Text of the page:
Cannibal virus found in Antarctica

Organic Lake, Antarctica, is home to the new cannibal virus. Image: Professor Rick Cavicchioli

A virus-killer has been found in a hypersaline lake near Davis Station.

Viruses reproduce by infecting host cells and using them to copy their genomes. Virophages target host cells already infected by a regular virus and hijack the replication process by inserting their own genomes into the other viruses. They then replicate at the expense of the first virus.

The new virophage has been named Organic Lake Virophage (OLV) after the lake in which it was discovered by a team of scientists. The team, led by Professor Rick Cavicchioli from the University of New South Wales, travelled to Antarctica in 2006 and 2008 with the Australian Antarctic Division to take samples from the hypersaline lakes in Antarctica’s Vestfold Hills.

The samples were filtered to isolate the different microbial contents, such as algae, bacteria and viruses. Back in the laboratory, the team identified an unknown DNA sequence and were eventually able to reconstruct a circular genome similar to the virophage Sputnik.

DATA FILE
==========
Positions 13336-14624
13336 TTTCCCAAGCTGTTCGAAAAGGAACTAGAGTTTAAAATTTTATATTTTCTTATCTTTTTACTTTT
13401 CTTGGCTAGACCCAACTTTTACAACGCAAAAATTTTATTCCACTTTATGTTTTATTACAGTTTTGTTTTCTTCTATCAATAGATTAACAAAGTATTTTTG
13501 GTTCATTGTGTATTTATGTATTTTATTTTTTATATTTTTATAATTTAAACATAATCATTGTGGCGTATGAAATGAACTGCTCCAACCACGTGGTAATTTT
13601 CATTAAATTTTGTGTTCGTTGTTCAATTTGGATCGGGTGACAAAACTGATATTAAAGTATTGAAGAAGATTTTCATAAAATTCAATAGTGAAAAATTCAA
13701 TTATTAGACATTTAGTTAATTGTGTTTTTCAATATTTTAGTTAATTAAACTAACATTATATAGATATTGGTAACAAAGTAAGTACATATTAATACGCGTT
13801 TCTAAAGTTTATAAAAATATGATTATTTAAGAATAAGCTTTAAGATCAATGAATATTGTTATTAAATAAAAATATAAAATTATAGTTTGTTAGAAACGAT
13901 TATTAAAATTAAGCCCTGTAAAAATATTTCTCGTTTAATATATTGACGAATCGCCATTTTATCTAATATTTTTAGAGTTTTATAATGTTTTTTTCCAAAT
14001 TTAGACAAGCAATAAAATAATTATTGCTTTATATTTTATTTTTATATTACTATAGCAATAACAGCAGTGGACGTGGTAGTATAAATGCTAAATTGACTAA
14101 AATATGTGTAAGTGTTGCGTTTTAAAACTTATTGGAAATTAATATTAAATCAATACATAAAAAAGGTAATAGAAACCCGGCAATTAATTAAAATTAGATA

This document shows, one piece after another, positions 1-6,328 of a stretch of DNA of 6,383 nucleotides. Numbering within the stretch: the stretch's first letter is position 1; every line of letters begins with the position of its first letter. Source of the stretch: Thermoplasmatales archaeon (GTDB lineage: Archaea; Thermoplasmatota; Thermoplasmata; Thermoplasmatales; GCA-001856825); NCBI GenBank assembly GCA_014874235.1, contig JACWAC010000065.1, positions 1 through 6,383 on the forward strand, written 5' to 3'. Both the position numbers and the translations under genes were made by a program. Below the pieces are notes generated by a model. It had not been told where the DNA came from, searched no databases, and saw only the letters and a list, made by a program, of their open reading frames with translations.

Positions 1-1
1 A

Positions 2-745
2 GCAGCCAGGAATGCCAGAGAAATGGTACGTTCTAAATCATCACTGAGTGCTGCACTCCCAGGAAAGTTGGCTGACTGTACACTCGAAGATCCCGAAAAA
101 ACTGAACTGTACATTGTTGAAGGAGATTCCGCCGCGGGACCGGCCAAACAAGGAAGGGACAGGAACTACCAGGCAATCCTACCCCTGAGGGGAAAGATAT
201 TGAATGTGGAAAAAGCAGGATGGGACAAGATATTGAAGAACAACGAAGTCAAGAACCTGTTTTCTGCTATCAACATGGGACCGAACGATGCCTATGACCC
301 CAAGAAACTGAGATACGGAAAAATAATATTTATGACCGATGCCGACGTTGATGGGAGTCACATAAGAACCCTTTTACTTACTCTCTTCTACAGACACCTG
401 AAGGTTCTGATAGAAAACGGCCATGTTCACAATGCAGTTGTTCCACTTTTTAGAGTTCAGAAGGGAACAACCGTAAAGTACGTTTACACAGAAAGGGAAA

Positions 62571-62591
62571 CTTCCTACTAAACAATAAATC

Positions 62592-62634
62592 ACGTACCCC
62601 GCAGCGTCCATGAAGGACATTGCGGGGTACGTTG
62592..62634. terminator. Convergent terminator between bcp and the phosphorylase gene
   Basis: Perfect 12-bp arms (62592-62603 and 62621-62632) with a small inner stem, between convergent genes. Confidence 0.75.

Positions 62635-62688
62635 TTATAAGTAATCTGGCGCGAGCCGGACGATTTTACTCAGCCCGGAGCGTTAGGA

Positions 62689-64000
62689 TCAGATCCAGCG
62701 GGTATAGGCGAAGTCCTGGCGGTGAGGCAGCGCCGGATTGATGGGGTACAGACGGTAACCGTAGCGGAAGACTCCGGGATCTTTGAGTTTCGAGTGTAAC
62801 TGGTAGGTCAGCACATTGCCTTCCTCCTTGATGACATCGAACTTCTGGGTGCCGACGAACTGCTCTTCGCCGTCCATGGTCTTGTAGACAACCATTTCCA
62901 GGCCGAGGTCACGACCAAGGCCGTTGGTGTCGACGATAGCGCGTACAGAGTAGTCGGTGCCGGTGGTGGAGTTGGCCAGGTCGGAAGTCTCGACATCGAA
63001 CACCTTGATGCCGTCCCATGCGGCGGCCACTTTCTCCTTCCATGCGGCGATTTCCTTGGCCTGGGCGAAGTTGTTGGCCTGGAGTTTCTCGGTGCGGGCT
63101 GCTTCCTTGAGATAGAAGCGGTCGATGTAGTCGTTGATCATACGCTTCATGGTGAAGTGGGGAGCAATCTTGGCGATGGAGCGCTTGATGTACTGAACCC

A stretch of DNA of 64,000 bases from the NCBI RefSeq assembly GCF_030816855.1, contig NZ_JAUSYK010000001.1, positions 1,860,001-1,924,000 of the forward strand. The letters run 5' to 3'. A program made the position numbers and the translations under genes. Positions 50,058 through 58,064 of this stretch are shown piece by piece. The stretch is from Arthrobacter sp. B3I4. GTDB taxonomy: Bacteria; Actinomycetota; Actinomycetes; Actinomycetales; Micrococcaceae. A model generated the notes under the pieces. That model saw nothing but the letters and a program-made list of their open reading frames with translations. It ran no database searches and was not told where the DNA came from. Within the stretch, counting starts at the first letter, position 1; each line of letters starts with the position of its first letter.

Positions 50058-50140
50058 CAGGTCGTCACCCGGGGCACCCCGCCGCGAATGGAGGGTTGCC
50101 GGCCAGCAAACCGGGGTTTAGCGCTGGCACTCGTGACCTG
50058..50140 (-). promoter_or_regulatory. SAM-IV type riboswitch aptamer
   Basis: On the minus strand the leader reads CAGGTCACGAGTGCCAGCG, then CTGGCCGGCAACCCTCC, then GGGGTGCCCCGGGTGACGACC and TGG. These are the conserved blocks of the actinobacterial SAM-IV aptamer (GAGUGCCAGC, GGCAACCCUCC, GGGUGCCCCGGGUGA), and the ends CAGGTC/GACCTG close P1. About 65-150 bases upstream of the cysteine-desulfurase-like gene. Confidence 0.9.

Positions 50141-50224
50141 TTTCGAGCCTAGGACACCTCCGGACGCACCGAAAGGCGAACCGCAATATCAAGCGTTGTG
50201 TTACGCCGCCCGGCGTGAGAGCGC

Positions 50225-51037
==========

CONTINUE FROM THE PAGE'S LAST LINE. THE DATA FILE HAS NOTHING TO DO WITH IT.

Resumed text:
OLV is only the third virophage to have been discovered- “˜Sputnik’ was discovered in 2008 and “˜Mavirus’ earlier this year. These virophages are also associated with giant viruses- Sputnik attacks “˜mamavirus’, which has the world’s largest viral genome, while Mavirus targets the CroV virus, which infects the plankton species Cafeteria roenbergensis.

OLV attacks a group of giant “˜phycodnaviruses’ (PVs), which infect algae, helping to control algal blooms. The presence of OLV and its predation of the PVs would mean a decrease in the time needed for the algae to recover, causing a significant impact on the ecosystems of the lake.

The Antarctic lake systems have evolved mechanisms to cope with long light-dark cycles and a limited food web. Professor Cavicchioli said “The prediction is that by affecting the way in which the virus interactions occur, it will lead to a higher number of the algae prevailing.”

This in turn will affect the frequency of the algal boom and bust cycles and the amount of nutrients being produced. “Other microorganisms can then utilise these nutrients and grow.”

There may be more cannibal viruses waiting to be discovered. The team also found strong virophage signatures in the nearby Ace Lake, but with “different variations on the theme.”

OLV-type sequences have also been found in a saline lagoon in the Galapagos, an estuary in New Jersey and a freshwater lake in Panama. “(This) highlights the potential for there to be a lot more out there that we don’t know about.”

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